Drawing on two decades of teaching a college-level course on
southern history as viewed through autobiography and memoir, John
C. Inscoe has crafted a series of essays exploring the southern
experience as reflected in the life stories of those who lived it.
Constantly attuned to the pedagogical value of these narratives,
Inscoe argues that they offer exceptional means of teaching young
people because the authors focus so fully on their
confrontations-as children, adolescents, and young adults-with
aspects of southern life that they found to be troublesome,
perplexing, or challenging.
Maya Angelou, Rick Bragg, Jimmy Carter, Bessie and Sadie Delany,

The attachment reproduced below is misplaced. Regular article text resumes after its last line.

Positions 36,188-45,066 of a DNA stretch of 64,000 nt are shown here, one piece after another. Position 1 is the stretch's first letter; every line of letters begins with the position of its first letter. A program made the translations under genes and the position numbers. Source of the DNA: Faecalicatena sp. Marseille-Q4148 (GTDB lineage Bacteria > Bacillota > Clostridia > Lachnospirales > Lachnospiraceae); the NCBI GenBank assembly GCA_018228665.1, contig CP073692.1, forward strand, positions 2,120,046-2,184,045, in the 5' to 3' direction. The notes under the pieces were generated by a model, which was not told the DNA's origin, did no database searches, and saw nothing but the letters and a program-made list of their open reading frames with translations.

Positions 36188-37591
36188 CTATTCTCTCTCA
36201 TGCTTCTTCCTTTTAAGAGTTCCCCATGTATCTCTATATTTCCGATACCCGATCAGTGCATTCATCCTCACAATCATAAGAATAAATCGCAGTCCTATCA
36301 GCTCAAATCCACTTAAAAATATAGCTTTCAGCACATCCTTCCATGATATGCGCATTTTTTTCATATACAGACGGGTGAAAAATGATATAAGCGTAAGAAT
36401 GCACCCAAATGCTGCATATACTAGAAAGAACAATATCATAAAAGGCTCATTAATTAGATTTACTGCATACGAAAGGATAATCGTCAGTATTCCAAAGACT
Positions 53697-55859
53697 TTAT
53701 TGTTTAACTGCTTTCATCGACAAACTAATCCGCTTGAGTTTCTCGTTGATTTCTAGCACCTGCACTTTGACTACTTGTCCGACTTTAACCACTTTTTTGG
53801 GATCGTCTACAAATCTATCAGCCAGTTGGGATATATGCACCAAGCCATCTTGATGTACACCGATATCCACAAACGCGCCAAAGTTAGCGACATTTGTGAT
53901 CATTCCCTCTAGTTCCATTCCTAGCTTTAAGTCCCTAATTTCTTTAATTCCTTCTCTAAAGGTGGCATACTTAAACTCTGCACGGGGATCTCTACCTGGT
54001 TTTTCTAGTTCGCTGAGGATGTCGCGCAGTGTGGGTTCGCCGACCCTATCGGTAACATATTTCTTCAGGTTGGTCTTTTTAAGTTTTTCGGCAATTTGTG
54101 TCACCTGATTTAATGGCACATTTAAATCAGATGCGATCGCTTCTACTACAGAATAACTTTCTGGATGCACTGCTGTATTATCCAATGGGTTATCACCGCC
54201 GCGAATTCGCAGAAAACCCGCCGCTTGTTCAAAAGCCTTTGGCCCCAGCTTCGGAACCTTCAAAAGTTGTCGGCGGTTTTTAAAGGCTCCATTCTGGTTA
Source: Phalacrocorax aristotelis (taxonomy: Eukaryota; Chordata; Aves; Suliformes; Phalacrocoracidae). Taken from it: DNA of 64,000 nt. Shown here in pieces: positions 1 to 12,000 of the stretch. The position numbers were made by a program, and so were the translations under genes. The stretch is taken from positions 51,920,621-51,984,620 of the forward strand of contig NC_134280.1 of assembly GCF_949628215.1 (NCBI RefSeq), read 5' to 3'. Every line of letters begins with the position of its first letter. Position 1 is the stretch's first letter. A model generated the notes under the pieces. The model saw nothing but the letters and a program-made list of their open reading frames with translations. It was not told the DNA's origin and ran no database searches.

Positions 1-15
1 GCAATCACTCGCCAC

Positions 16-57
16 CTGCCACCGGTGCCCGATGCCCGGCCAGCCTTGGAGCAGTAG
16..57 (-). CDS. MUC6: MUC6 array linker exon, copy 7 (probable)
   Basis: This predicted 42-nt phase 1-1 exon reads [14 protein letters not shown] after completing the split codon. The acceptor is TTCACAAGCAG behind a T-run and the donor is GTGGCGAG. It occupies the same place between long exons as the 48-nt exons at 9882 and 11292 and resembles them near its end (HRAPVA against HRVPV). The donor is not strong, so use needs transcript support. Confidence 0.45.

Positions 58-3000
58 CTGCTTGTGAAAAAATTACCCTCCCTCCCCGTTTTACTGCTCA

Willie Morris, Pauli Murray, Lillian Smith, and Thomas Wolfe are
among the more prominent of the many writers, both famous and
obscure, that Inscoe draws on to construct a composite portrait of
the South at its most complex and diverse. The power of place;
struggles with racial, ethnic, and class identities; the strength
and strains of family; educational opportunities both embraced and
thwarted-all of these are themes that infuse the works in this most
intimate and humanistic of historical genres.
Full of powerful and poignant stories, anecdotes, and
testimonials, Writing the South through the Self explores
the emotional and psychological dimensions of what it has meant to
be southern and offers us new ways of understanding the forces that
have shaped southern identity in such multifaceted ways.
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